West Africa is a hotspot for maritime piracy, kidnap and armed robbery
THE majority of maritime kidnappings and hostage-takings took place in or near the Gulf of Guinea between January and September, according to data compiled by the International Maritime Bureau (IMB)
THE majority of maritime kidnappings and hostage-takings took place in or near the Gulf of Guinea between January and September, according to data compiled by the International Maritime Bureau (IMB).
The global maritime piracy watchdog said that worldwide 70 actual kidnappings of seafarers and 49 hostage-takings were reported in the year to date. Twenty-three hostage-takings happened in the West African country of Guinea, 12 in Nigeria and seven in the West African nation of Togo. Cameroon and Nigeria were also identified as hot spots for kidnapping, reported American Shipper.
The IMB said 86 per cent of all maritime hostage-taking and 82 per cent of all actual kidnappings occurred in or near the Gulf of Guinea. There were also 119 incidents of piracy and armed robbery against ships in the first nine months of the year, representing a decrease of 31 per cent year on year.
'Although incidents are down, the Gulf of Guinea continues to be a concern for piracy and armed robbery-related activities, with kidnappings of crew members increasing in both scale and frequency,' IMB director Pottengal Mukundan was quoted as saying.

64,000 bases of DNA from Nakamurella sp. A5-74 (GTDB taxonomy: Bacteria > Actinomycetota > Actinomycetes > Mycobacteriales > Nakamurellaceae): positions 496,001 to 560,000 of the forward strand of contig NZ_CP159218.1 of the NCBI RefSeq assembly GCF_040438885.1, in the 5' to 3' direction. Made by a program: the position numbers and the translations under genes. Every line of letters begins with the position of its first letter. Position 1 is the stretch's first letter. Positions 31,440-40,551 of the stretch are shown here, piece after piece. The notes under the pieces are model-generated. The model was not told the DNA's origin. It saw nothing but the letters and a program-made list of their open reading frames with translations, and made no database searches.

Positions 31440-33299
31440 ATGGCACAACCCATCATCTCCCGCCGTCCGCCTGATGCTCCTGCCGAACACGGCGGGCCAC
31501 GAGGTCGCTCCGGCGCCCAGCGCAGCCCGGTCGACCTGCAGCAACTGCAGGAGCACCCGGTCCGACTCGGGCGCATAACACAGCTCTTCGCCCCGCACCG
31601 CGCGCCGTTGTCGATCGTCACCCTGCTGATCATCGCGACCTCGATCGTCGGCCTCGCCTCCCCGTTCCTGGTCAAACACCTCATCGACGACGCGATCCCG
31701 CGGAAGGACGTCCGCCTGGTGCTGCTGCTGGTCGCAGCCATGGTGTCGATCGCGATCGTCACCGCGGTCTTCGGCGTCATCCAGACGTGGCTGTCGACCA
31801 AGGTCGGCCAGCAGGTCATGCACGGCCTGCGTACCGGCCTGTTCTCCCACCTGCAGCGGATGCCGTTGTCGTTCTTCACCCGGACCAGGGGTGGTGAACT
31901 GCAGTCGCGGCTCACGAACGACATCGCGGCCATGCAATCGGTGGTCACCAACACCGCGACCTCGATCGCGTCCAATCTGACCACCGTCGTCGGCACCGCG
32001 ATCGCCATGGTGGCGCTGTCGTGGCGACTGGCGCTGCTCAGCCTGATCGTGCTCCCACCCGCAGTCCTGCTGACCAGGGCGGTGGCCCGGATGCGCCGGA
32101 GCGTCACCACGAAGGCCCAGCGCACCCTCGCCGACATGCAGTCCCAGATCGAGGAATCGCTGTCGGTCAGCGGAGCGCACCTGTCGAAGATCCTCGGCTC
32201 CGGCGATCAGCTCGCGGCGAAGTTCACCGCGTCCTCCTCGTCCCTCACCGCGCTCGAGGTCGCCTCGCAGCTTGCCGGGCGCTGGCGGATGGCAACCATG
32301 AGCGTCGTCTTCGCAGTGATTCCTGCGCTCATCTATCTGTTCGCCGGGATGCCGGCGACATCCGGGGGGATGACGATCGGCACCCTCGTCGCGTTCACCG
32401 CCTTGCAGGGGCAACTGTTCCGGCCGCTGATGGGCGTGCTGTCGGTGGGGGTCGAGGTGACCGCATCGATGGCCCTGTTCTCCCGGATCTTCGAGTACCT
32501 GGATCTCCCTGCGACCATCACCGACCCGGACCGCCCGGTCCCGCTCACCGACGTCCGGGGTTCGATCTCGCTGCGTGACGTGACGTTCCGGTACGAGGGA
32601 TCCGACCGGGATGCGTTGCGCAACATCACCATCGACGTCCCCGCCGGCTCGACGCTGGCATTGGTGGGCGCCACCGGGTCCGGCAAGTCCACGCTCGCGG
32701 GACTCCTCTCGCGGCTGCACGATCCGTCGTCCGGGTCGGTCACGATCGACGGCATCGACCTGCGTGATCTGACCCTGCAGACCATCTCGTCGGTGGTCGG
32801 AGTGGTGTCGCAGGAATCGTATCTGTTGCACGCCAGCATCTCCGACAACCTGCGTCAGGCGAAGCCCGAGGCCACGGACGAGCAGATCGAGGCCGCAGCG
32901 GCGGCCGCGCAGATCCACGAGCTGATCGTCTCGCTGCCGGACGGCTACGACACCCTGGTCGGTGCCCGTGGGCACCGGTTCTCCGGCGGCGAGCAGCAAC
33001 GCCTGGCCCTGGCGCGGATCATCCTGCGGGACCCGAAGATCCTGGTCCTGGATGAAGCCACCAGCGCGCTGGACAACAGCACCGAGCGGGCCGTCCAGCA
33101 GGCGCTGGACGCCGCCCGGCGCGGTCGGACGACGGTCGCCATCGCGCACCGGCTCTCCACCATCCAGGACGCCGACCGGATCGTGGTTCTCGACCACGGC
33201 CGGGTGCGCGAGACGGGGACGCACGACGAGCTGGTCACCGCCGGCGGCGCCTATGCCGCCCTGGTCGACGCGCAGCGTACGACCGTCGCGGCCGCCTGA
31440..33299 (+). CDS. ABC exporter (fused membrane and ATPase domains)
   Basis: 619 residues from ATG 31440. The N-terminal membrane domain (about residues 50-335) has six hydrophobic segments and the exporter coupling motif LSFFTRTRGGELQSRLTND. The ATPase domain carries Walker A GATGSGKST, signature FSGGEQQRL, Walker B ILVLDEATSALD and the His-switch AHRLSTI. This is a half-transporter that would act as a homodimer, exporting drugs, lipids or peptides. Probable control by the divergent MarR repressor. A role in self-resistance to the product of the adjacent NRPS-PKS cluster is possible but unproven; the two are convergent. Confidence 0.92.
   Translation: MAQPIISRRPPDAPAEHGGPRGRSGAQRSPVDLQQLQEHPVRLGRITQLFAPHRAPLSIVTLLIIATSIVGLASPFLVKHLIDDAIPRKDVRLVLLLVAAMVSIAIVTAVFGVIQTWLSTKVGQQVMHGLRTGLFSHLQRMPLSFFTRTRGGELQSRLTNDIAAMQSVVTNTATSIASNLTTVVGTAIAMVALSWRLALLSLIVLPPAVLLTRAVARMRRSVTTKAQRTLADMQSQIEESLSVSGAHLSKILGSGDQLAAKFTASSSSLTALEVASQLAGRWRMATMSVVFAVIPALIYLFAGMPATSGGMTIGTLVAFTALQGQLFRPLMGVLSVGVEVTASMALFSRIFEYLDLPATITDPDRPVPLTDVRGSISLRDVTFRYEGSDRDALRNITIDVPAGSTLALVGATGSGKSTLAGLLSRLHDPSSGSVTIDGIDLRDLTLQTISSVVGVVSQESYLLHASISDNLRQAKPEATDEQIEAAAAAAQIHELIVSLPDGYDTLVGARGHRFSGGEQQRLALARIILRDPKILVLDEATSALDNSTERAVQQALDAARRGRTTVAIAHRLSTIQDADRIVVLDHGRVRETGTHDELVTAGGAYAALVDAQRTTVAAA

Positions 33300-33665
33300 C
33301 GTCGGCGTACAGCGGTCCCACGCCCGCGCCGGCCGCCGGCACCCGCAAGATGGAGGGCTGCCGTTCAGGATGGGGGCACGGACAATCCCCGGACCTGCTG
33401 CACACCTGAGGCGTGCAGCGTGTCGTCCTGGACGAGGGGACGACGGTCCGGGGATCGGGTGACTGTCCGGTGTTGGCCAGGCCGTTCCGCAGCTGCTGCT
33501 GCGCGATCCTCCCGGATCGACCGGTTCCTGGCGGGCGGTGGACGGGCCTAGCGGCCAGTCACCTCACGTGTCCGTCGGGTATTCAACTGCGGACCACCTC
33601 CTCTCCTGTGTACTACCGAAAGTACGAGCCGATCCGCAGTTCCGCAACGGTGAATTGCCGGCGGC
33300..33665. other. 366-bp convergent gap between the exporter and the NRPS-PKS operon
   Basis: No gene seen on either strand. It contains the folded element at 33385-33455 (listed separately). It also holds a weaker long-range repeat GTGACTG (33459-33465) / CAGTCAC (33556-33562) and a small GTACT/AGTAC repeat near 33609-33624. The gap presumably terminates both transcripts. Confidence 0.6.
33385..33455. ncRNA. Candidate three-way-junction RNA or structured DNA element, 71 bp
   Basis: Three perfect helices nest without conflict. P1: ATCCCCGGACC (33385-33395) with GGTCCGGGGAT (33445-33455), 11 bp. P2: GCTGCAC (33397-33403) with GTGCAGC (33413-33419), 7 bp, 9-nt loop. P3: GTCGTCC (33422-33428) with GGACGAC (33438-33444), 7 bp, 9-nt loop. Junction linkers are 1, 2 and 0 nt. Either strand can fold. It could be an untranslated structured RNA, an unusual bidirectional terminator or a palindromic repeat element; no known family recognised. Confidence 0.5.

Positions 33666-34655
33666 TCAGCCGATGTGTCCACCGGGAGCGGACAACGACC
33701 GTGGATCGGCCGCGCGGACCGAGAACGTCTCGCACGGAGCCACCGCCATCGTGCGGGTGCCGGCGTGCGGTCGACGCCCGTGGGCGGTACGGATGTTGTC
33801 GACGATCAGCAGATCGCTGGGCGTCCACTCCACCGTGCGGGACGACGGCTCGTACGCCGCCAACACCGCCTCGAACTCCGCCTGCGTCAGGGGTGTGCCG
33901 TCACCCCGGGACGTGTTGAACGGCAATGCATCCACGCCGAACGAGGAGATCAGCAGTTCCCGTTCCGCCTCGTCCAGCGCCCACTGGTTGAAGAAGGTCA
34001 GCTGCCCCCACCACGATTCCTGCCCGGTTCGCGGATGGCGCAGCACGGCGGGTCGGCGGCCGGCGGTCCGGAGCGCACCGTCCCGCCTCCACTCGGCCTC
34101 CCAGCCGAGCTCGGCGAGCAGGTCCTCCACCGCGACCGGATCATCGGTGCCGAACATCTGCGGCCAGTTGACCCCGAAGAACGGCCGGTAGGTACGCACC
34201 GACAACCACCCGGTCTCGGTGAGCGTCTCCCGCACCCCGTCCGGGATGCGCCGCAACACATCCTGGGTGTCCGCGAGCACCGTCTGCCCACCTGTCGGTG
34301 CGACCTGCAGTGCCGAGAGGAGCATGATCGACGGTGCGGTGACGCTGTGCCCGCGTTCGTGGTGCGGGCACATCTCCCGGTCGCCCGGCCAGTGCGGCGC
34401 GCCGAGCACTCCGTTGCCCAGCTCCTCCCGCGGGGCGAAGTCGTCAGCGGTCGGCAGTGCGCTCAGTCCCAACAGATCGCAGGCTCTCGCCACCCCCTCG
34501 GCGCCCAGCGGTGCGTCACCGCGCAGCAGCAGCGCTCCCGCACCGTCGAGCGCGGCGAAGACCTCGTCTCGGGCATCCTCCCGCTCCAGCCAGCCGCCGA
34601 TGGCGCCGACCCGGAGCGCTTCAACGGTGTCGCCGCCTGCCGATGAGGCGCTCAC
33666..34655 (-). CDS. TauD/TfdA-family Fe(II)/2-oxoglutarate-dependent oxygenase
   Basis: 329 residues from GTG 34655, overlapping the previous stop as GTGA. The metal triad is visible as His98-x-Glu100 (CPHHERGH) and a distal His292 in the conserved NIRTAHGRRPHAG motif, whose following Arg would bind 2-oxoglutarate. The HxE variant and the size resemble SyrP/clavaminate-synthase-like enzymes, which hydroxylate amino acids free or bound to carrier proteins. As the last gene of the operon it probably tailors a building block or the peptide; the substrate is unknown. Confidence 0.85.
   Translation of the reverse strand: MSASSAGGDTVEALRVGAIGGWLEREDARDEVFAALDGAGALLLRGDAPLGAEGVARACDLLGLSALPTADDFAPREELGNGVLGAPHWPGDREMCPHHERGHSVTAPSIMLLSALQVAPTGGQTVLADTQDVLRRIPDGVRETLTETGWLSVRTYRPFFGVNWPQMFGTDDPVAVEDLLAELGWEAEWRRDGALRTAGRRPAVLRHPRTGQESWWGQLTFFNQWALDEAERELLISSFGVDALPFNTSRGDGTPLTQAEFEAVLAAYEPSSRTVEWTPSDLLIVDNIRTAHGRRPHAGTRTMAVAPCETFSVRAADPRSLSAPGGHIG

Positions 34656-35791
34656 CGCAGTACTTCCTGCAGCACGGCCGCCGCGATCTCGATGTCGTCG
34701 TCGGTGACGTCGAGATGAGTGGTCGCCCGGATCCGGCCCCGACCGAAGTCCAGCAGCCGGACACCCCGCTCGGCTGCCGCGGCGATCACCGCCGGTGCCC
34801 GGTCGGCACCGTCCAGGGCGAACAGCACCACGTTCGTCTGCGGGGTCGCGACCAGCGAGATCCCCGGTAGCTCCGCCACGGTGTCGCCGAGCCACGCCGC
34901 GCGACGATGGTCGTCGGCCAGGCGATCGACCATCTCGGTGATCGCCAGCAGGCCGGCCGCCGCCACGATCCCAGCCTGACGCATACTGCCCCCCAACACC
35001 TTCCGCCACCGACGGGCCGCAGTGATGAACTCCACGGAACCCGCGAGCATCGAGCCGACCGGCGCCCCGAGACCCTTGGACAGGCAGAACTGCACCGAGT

That said, IMB assistant director Cyrus Moody told FreightWaves that the watchdog's own research shows that 50 per cent of incidents are under-reported.
Possible reasons why include the fear that insurers will raise rates if it is known that a ship was attacked. There are also concerns that if an attack on a ship is reported, the criminals may 'go harder on the crew' the next time the same ship is attacked. Some operators may worry that local authorities could hold or delay the ship.
The Gulf of Guinea is an attractive area of operations for marine criminals on account of there being many ships calling at the numerous ports that carry a great deal of cargo. Also, the vessels may be travelling slowing because they are entering or leaving port. They may be sitting low in the water, and are therefore easier for pirates to board, because they are fully laden. Or they may be at anchor waiting for commercial instructions or repairs.
Furthermore, the targets are poorly defended due to certain provisions of international law.